Weight loss surgery is major surgery. Its growing use to treat morbid obesity is the result of three factors:
Our current knowledge of the significant health risks of morbid obesity
The relatively low risk and complications of the procedures versus not having the surgery
The ineffectiveness of current non-surgical approaches to produce sustained weight loss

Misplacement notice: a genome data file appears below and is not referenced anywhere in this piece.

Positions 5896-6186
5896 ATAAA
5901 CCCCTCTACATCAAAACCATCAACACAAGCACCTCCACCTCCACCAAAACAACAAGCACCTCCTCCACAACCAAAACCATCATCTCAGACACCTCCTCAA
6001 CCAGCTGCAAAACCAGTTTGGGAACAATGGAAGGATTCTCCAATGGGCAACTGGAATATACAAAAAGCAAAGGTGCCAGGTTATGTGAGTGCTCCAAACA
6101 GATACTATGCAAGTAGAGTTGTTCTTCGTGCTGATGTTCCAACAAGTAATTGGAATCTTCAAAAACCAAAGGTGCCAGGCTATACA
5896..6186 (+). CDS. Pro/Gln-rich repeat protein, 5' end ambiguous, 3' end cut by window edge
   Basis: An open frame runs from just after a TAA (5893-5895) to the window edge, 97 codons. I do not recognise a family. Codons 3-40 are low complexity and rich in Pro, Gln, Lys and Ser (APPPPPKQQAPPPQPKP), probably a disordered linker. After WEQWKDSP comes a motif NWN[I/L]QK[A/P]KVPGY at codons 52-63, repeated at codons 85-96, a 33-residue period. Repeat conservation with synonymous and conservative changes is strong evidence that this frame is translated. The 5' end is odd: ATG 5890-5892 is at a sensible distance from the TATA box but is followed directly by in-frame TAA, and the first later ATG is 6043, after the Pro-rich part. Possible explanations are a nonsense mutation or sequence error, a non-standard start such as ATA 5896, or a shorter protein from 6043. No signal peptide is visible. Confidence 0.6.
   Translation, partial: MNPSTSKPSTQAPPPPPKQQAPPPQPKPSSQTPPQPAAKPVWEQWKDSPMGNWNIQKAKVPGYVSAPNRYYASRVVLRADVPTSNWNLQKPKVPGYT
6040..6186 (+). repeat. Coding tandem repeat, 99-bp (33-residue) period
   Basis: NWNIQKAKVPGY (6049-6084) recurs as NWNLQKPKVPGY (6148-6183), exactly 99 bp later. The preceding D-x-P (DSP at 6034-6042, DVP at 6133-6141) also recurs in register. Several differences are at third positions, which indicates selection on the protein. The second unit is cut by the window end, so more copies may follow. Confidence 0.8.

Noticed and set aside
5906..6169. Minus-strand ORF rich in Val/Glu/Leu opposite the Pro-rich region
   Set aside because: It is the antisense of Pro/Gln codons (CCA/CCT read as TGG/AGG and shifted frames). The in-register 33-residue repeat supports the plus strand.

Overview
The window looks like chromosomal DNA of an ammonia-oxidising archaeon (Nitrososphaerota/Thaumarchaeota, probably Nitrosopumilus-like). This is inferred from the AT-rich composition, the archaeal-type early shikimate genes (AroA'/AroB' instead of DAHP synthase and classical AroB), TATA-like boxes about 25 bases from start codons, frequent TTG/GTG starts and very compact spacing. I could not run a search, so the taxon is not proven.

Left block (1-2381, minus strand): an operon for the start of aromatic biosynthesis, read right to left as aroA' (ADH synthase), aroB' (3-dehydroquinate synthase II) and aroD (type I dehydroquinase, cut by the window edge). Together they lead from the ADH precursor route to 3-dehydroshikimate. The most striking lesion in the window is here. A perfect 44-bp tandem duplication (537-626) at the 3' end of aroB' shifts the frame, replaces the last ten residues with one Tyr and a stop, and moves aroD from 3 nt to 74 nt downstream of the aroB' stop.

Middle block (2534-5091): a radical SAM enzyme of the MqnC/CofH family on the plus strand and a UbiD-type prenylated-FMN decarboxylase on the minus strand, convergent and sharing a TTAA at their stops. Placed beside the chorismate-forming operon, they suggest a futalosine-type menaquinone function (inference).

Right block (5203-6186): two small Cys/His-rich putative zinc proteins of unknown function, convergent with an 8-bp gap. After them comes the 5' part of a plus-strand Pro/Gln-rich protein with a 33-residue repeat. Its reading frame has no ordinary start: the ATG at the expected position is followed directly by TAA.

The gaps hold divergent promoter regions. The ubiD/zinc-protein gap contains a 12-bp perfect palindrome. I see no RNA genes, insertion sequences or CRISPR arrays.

Surgery should be viewed first and foremost as a method for alleviating debilitating, chronic disease. In most cases, the minimum qualification for consideration as a candidate for the procedure is 100 lbs. above ideal body weight or those with a Body Mass Index of 40 or greater. Occasionally a procedure will be considered for someone with a BMI of 35 or higher if the patient's physician determines that obesity-related health conditions have resulted in a medical need for weight reduction and, in the doctor's opinion, surgery appears to be the only way to accomplish the targeted weight loss. In many cases, patients are required to show proof that their attempts at dietary weight loss have been ineffective before surgery will be approved. More important, however, is the commitment on the part of the patient to required, long-term follow-up care. Most surgeons require patients to demonstrate serious motivation and a clear understanding of the extensive dietary, exercise and medical guidelines that must be followed for the remainder of their lives after having weight loss surgery (see Life After Surgery).